Cannabis has psychoactive and physiological effects when consumed. The immediate desired effects from consuming cannabis include relaxation and euphoria (the "high" or "stoned" feeling), a general alteration of conscious perception, increased awareness of sensation, increased libido and distortions in the perception of time and space. At higher doses, effects can include altered body image, auditory and/or visual illusions, pseudohallucinations and ataxia from selective impairment of polysynaptic reflexes. In some cases, cannabis can lead to dissociative states such as depersonalization and derealization.
State legislatures have taken action to promote industrial hemp as an agricultural commodity in recent years. A wide range of products, including fibers, textiles, paper, construction and insulation materials, cosmetic products, animal feed, food, and beverages all may use hemp. The plant is estimated to be used in more than 25,000 products spanning nine markets: agriculture, textiles, recycling, automotive, furniture, food/nutrition/beverages, paper, construction materials and personal care.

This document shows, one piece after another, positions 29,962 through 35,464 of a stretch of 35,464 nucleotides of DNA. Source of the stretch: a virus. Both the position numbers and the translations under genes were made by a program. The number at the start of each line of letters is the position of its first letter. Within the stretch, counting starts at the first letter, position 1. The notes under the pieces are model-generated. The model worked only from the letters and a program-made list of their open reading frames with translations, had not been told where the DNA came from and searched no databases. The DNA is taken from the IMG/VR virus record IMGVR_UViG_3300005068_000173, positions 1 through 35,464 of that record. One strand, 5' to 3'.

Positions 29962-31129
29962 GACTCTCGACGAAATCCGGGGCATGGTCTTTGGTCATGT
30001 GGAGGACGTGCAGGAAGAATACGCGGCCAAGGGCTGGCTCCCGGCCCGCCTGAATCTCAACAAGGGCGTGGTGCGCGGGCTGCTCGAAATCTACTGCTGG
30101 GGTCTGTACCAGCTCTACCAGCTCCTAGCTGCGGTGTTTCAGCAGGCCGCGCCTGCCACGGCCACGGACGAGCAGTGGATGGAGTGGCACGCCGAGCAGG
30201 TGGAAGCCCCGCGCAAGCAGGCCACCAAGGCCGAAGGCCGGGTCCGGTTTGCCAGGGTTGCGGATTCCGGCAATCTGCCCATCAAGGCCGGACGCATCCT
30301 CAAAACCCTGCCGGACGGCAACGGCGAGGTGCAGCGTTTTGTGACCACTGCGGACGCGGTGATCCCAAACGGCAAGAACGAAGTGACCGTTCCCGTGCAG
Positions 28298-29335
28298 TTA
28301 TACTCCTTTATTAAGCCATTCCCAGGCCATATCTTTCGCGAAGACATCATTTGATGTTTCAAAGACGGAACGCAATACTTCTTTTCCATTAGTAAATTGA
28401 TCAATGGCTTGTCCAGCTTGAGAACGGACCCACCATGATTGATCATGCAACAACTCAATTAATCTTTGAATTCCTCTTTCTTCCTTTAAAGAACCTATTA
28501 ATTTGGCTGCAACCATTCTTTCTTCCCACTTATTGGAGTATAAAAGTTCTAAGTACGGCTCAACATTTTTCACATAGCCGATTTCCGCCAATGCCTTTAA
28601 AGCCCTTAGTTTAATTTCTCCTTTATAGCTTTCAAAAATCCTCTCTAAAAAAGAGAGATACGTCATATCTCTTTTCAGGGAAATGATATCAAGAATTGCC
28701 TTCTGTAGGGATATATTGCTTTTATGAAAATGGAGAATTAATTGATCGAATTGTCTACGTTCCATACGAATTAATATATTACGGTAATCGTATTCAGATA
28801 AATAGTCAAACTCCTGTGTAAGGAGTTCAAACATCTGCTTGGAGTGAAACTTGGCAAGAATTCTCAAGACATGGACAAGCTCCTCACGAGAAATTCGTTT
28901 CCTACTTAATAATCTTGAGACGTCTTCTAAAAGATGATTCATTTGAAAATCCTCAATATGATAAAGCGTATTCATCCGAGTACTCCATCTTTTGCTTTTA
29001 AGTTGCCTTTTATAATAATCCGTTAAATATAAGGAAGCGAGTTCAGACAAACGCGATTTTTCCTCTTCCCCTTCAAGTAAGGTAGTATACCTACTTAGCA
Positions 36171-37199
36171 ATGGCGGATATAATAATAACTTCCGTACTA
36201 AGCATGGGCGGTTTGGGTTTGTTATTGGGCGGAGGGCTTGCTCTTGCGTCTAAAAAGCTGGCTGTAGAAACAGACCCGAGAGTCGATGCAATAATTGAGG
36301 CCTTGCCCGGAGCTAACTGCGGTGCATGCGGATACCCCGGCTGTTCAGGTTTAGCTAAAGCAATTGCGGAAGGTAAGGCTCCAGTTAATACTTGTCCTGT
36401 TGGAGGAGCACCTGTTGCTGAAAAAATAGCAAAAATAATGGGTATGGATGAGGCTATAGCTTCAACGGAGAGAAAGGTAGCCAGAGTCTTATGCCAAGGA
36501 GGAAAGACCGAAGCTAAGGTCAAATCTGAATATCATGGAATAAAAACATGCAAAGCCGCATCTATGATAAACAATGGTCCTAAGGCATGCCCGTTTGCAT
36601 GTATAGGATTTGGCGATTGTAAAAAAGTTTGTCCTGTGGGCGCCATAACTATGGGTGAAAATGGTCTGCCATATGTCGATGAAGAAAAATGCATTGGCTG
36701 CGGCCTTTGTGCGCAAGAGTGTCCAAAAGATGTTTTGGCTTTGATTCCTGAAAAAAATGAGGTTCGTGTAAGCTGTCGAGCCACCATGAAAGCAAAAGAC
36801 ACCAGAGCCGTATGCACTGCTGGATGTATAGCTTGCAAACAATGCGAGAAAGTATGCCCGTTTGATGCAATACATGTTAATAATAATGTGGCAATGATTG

There is great variation in Cannabis sativa, because of disruptive domestication for fiber, oilseed, and narcotic resin, and there are features that tend to distinguish these three cultigens (cultivated phases) from each other. Moreover, density of cultivation is used to accentuate certain architectural features. Figure 5 illustrates the divergent appearances of the basic agronomic categories of Cannabis in typical field configurations.
Yet the DEA has stated unequivocally that it considers CBD to be illegal under the Controlled Substances Act. “CBD derived from the cannabis plant is controlled under Schedule I of the CSA because it is a naturally occurring constituent of marijuana,” Joseph Rannazzisi, the deputy assistant administrator of the DEA, told a congressional panel in June. “While there is ongoing research into a potential medical use of CBD, at this time, CBD has no currently accepted medical use in the USA.” Moreover, DEA spokesman Eduardo Chavez told the New Republic that Medical Marijuana, Inc.’s in-house opinion with regards to CBD has no merit. “The bottom line,” Chavez said, “is the oil is part of the marijuana plant, and the marijuana plant is currently a Schedule I controlled substance under federal law.”